Dying from Something Else
Sep 22, 2004
It was good to read your comment to another patient that you believe the recently diagnosed are more likely to live on to die from something else. HAART has helped people who once would have progressed rapidly to AIDS and death. However, comforting advice usually talks about the success of "those who tolerate" the medications and those who can reduce their viral load. Fewer people die of AIDS but it seems harder to get information about how many more people are dying early from liver problems or heart attacks or other problems from the medications. It is disturbing that the emphasis of new drugs seems to be mainly on providing new medications after one fails the older ones, or giving us fewer pills to take, but less on finding ways to keep us from dying from the side effects of the medications.
It is encouraging that there is research on gene therapies that might have more long lasting effects, but it seems that trials of these are underfunded, and if one person dies from them they are shut down or delayed, whereas when larger numbers of people die from a drug this is treated as a necessary risk as long as many more people benefit from it.
Also are there any alternative therapies that you would consider trying during the asymptomatic period, or if a patient still has a high viral load on conventional treatments or has life-threatening symptoms/lab results on conventional treatments?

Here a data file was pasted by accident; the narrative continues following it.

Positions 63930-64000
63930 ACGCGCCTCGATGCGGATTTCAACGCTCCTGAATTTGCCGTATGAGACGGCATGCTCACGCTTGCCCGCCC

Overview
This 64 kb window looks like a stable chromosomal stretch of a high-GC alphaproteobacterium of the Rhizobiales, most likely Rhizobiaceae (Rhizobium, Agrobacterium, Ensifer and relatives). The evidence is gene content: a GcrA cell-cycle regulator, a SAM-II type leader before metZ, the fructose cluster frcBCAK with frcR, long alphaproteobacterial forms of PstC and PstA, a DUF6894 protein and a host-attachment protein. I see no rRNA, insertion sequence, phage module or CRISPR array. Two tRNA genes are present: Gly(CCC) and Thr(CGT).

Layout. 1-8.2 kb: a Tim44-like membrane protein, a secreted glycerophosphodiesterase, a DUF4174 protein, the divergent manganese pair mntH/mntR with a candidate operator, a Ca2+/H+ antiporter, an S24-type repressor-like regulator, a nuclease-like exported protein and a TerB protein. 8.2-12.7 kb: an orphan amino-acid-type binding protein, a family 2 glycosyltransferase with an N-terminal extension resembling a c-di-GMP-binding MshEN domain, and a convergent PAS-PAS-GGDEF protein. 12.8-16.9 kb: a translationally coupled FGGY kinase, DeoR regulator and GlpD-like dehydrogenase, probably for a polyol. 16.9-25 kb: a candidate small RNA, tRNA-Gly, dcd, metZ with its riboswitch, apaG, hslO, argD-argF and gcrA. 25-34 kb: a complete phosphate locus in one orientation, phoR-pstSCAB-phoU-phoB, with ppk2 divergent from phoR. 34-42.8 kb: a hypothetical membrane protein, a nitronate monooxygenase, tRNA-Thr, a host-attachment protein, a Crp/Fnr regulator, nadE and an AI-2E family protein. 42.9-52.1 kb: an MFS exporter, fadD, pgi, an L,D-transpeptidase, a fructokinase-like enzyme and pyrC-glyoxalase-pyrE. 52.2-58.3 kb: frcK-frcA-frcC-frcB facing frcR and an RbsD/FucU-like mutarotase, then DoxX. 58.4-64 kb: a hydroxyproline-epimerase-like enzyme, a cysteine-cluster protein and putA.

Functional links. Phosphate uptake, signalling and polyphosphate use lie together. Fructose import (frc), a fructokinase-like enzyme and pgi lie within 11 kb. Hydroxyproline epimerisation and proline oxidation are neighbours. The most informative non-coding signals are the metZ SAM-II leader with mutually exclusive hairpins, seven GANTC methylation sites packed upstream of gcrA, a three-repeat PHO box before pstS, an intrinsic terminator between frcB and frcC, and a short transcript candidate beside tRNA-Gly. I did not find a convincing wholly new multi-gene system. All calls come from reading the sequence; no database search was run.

Response from Dr. Conway
One of the most encouraging things about newer treatments is that they are not only easier to take (less pills, less often) but are relatively free of side effects. This includes short-term and long-term side effects, such as elevated lipids, liver problems and problems with heart attacks. This is actually a major focus of the development of new drugs and this should hearten us.
Gene therapy is potentially exciting, but I do not see it moving forward that quickly. I prefer to focus on what we have now, and be very happy if new stuff that can cure HIV comes along.
As for alternative therapies, I focus on excellent nutrition and a balanced diet to start. Some other things (diet supplements and the like) may yet emerge from clinical testing, but there is nothing definite yet. My feeling is that just because it is labelled "alternate" doesn't mean we don't need to test it properly to make sure it works...
Anyway, I stick to my message of cautious hope...
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